TitleReductions in emissions of carbonaceous particulate matter and polycyclic aromatic hydrocarbons from combustion of biomass pellets in comparison with raw fuel burning.
Publication TypeJournal Article
Year of Publication2012
AuthorsShen, G, Tao, S, Wei, S, Zhang, Y, Wang, R, Wang, B, Li, W, Shen, H, Huang, Y, Chen, Y, Chen, H, Yang, Y, Wang, W, Wei, W, Wang, X, Liu, W, Wang, X, Simonich, SLMassey
JournalEnviron Sci Technol
Date Published2012 Jun 5
KeywordsAir Pollutants, Biofuels, Biomass, Carbon, Hot Temperature, Incineration, Particle Size, Particulate Matter, Pinus, Polycyclic Hydrocarbons, Aromatic, Waste Products, Wood, Zea mays

Biomass pellets are emerging as a cleaner alternative to traditional biomass fuels. The potential benefits of using biomass pellets include improving energy utilization efficiency and reducing emissions of air pollutants. To assess the environmental, climate, and health significance of replacing traditional fuels with biomass pellets, it is critical to measure the emission factors (EFs) of various pollutants from pellet burning. However, only a few field measurements have been conducted on the emissions of carbon monoxide (CO), particulate matter (PM), and polycyclic aromatic hydrocarbons (PAHs) from the combustion of pellets. In this study, pine wood and corn straw pellets were burned in a pellet burner (2.6 kW), and the EFs of CO, organic carbon, elemental carbon, PM, and PAHs (EF(CO), EF(OC), EF(EC), EF(PM), and EF(PAH)) were determined. The average EF(CO), EF(OC), EF(EC), and EF(PM) were 1520 ± 1170, 8.68 ± 11.4, 11.2 ± 8.7, and 188 ± 87 mg/MJ for corn straw pellets and 266 ± 137, 5.74 ± 7.17, 2.02 ± 1.57, and 71.0 ± 54.0 mg/MJ for pine wood pellets, respectively. Total carbonaceous carbon constituted 8 to 14% of the PM mass emitted. The measured values of EF(PAH) for the two pellets were 1.02 ± 0.64 and 0.506 ± 0.360 mg/MJ, respectively. The secondary side air supply in the pellet burner did not change the EFs of most pollutants significantly (p > 0.05). The only exceptions were EF(OC) and EF(PM) for pine wood pellets because of reduced combustion temperatures with the increased air supply. In comparison with EFs for the raw pine wood and corn straw, EF(CO), EF(OC), EF(EC), and EF(PM) for pellets were significantly lower than those for raw fuels (p < 0.05). However, the differences in EF(PAH) were not significant (p > 0.05). Based on the measured EFs and thermal efficiencies, it was estimated that 95, 98, 98, 88, and 71% reductions in the total emissions of CO, OC, EC, PM, and PAHs could be achieved by replacing the raw biomass fuels combusted in traditional cooking stoves with pellets burned in modern pellet burners.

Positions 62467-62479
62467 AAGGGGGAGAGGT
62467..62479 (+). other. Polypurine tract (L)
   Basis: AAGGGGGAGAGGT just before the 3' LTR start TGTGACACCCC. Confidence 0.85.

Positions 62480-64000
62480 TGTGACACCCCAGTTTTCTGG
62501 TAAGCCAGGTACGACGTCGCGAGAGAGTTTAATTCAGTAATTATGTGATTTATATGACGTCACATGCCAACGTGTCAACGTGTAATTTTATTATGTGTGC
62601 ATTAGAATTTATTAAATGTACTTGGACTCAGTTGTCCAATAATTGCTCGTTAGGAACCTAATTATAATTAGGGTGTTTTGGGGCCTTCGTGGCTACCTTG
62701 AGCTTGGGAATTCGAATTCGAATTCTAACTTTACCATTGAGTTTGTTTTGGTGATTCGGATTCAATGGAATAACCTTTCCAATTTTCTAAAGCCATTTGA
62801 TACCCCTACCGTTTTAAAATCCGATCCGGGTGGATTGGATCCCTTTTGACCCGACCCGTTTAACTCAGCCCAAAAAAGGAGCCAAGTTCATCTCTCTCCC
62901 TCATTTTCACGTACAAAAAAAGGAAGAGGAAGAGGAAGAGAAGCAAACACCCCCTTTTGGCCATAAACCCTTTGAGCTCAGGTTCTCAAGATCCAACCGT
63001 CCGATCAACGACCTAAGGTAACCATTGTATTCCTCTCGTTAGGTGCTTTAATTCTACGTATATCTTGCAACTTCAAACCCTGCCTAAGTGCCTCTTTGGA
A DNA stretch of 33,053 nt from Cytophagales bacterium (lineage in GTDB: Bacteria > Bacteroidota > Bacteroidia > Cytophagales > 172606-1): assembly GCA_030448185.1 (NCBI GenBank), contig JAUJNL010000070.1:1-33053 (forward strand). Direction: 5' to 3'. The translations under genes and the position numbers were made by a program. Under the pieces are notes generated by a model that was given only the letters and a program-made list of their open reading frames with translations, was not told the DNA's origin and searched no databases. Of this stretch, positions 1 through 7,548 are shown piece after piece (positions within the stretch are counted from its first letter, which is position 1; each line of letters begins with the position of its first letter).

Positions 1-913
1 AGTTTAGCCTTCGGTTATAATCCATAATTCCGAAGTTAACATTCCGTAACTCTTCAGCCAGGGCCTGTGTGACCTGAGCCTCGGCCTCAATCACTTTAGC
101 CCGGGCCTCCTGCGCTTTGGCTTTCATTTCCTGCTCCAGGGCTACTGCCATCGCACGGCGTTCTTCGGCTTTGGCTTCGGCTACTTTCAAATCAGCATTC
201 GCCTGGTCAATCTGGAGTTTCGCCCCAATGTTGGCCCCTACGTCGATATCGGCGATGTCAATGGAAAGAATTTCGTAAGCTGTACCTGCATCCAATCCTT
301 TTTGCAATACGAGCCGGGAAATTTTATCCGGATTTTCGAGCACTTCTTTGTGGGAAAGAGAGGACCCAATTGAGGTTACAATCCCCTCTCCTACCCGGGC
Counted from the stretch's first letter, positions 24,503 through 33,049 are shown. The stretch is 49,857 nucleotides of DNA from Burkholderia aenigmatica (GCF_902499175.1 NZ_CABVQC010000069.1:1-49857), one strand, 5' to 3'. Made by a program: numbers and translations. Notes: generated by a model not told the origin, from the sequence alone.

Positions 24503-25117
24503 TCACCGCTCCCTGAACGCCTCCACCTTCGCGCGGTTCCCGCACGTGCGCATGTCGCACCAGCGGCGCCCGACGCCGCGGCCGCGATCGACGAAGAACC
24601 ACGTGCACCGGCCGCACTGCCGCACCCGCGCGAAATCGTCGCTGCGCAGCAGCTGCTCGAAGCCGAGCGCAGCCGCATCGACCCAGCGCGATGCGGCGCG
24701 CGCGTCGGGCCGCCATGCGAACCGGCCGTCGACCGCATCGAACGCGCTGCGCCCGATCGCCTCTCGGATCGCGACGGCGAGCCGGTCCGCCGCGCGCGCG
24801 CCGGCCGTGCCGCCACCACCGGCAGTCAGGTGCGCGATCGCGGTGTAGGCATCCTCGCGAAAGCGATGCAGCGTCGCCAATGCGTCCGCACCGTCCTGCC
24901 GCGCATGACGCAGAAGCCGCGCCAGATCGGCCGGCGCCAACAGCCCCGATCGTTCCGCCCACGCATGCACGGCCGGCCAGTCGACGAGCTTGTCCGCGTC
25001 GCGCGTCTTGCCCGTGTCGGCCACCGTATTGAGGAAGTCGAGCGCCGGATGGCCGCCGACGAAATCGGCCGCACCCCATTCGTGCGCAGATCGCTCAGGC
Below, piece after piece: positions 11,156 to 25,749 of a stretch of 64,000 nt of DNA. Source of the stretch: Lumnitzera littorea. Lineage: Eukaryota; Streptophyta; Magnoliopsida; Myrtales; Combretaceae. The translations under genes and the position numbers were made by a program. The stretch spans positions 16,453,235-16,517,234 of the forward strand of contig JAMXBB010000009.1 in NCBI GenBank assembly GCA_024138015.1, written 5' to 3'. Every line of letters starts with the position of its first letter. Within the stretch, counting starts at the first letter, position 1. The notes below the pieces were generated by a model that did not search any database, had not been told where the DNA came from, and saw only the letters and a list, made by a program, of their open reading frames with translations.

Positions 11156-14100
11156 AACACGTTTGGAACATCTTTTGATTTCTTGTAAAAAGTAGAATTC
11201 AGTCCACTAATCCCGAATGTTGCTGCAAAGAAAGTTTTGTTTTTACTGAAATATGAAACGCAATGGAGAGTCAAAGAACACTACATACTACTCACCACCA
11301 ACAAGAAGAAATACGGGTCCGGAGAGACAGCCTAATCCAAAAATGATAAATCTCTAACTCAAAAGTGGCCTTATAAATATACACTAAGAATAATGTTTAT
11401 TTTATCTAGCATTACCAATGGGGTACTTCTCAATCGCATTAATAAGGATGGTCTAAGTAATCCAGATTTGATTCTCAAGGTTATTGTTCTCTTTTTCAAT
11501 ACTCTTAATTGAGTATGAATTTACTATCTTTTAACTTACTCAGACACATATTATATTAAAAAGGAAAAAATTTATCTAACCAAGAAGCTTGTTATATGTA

Alternate JournalEnviron. Sci. Technol.
PubMed ID22568759
PubMed Central IDPMC3377013
Grant ListP42 ES016465 / ES / NIEHS NIH HHS / United States
P42 ES016465 / ES / NIEHS NIH HHS / United States